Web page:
Much like ADHD, Autism is poorly defined in the two basic diagnostic manuals, the American DSM and World Health Organisation’s ICD. In simple terms, the first criteria for diagnosis (according to both the DSM and ICD) approximately says “has difficulties with being social”. The latest Text Revision of the DSM 5 is particularly heinous in stopping right there – no other factor is considered. The ICD has a secondary test, which is checking to see if the person has classic odd behaviours in patterns and or special interests. The ICD prioritises the social difficulties over the other symptoms – the “has no friends” false stereotype.

I have literally had a GP tell me the person I would like assessed can’t be Autistic because they have friends. Firstly, are those friends also Autistic? Secondly, for Autistic people to survive this society, many of them learn to mask. Masking is where you try to give other people the social signals that they would expect from a neurotypical person – it is exhausting. If you find being around most people is tiring, then you are likely masking. Thirdly, the reason the name was changed from Autism to Autism Spectrum Disorder was to highlight that there are a range of traits that an Autistic person may have, in different strengths and showing in different ways. Social difference is just one of those traits, not the only trait. To emphasise, you can be Autistic and have friends.

Ok, I think that is enough of a quick Primer on Autism.

Prevalence is the medical term for indicating how likely a thing is to be found in a random, or specific, group of people. Interestingly, any “condition” that is considered to be higher than 1% of the population is considered to be just a part of being human. For example, the prevalence of Left Hand Dominance is between 9-11%, thus being a Leftie is both common and a normal part of being human, rather than a disorder. Being a Leftie can be disabling in some circumstances, but it is not a disability in and of itself.

Unlike being Left Hand Dominant, assessing Autism and ADHD is unexpectedly challenging. Part of this is the poor definitions given for each condition. Another issue is whether the government agrees that ADHD and or Autism is an actual condition or not; and if so, how is that defined, tested and treated. This leads us to some wildly fluctuating international numbers for both Autism and ADHD.

Let us focus more specifically on Australia. 

Deloitte estimated that the range of prevalence of ADHD in Australia is between 1.8% to 5.8%. Deloitte explains that accurate estimates for ADHD in Australia are difficult due to shifting criteria, poor definition and variable access to diagnosisticans. Deloitte also points out the contradiction of various officials claiming that ADHD is both over and under diagnosed. Surely both can’t be right?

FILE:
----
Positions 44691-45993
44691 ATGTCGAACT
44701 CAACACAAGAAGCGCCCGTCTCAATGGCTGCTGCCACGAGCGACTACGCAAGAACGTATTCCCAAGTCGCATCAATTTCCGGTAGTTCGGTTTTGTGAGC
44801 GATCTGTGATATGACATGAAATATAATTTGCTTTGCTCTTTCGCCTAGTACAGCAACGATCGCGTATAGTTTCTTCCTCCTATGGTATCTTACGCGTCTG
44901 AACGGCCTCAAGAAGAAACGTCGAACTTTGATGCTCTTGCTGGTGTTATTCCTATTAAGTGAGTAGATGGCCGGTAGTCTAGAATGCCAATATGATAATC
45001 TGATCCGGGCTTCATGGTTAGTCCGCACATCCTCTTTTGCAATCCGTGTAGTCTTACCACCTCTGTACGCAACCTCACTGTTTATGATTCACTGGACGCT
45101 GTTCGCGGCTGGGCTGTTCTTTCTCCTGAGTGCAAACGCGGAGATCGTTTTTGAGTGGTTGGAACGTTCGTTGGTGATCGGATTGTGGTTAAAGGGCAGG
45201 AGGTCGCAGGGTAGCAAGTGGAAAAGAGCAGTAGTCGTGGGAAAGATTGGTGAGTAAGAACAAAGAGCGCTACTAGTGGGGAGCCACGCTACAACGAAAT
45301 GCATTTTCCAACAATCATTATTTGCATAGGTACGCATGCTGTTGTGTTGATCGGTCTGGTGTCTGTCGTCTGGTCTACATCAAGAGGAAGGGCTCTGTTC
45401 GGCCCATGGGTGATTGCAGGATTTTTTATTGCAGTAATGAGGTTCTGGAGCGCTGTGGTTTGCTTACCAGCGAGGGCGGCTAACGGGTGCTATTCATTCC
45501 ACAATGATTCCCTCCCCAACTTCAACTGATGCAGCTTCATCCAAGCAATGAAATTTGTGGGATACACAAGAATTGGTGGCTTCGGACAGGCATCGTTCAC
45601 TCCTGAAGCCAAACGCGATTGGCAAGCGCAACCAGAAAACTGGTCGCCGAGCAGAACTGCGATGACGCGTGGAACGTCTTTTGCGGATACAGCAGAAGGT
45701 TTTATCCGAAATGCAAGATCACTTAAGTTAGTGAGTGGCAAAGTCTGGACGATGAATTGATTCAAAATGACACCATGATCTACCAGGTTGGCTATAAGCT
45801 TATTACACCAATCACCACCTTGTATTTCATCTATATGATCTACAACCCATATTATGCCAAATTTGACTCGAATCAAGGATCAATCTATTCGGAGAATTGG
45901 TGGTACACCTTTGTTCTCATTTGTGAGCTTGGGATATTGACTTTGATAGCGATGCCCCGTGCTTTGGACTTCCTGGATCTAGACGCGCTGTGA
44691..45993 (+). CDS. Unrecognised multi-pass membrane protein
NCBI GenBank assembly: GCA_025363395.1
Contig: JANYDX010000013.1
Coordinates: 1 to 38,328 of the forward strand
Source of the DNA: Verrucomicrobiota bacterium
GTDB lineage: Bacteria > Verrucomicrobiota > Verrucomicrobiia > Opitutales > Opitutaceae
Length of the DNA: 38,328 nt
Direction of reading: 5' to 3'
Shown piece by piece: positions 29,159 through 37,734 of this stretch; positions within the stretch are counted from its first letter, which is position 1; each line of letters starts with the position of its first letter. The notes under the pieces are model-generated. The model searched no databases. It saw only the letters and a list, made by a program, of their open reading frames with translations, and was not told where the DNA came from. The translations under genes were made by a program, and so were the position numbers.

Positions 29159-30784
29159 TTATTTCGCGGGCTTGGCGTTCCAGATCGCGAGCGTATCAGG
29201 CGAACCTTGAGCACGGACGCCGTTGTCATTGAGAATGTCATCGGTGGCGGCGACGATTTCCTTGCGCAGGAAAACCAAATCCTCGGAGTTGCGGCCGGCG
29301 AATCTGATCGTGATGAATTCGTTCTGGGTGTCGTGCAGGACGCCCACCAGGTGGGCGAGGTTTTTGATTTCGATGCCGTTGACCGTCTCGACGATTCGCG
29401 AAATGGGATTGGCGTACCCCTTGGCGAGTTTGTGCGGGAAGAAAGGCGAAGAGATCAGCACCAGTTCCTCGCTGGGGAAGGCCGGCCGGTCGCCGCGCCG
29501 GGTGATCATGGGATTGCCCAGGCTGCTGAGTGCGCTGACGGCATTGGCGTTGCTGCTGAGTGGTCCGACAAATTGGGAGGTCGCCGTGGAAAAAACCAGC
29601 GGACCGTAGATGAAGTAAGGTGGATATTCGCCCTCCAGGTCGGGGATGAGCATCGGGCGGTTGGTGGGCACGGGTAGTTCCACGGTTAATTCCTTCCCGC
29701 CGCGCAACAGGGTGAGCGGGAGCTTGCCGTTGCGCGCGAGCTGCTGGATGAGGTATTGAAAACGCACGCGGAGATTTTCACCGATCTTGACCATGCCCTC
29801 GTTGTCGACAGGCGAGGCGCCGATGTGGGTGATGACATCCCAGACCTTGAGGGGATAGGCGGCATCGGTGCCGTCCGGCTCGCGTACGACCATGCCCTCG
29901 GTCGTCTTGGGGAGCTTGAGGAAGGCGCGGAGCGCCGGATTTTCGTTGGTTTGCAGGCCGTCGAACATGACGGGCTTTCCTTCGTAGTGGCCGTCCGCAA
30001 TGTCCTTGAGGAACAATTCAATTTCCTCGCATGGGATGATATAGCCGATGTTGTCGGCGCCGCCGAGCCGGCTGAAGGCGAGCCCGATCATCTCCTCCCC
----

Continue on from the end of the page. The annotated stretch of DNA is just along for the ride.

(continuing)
The same story exists for Autism. Australian prevalence estimates for Autism vary widely, from 0.67% (1) to 4.8% (2) in youths alone. Autism and ADHD are brain types you are born with, so you don’t “grow out of” them. 

These estimates are so varied in range, they become untrustworthy. Even so, the rates are clearly higher than the 1%, so much like being left-handed, both Autism and ADHD are just a part of being human.

Back to our first question – what is the comorbid prevalence? That is, how many Autistic people have comorbid ADHD, and how many ADHDers are Autistic?

We don’t actually know.

Autism Spectrum Australia (3), in regards to Autism and ADHD Comorbidity wrote “Estimates of co-occurring ASD+ADHD vary widely. Generally, it is considered that the majority of individuals with autism also have ADHD symptoms. However, in some studies the proportion of children with autism who also have clinical symptoms of ADHD is reported to be as low as 14% while other studies report it to be up to 85%. Similarly, clinically elevated levels of autism symptoms have been noted in 18% to 67% of children with ADHD.”

Those are some mighty big error bars. In any hard science field, these results would be laughed at. 

Science has failed us. 

If we can’t trust the existing science, then what is my clinical experience?

Out of all my clients that I have recommended seeking assessment, those clients who have persisted through waitlists; additional referrals; expense; and have been assessed by a professional who has the authority and expertise to provide a diagnosis – all of them have been confirmed to have ADHD and/or Autism. This indicates that my ability to assess Autism and ADHD is very accurate. I am not claiming to be foolproof though, so take the following speculation with a pinch of salt.

My experience matches what Autism Spectrum Australia found. In my opinion, all of my Autistic clients show sufficient traits to qualify for an ADHD diagnosis, and most would benefit from access to ADHD medication. In my experience, all of my ADHD clients show sufficient Autism traits to qualify for an Autism Diagnosis.

Yet very few of my clients have a dual Autism and ADHD Comorbidity diagnosis.

It is important to understand that the struggle to get just one diagnosis is quite hard. To get the second diagnosis is even more difficult. That might be hard to understand if you have not had to navigate the gauntlet of gaining a diagnosis for either one. It is ridiculously hard, but explaining how hard is beyond the scope of this. If you only have the resources to pursue one diagnosis – either Autism or ADHD –  my common recommendation is to get the ADHD diagnosis. An ADHD diagnosis will get you access to restricted medication that helps both conditions – don’t fall for the erroneous opinion that “you can’t medicate Autism”.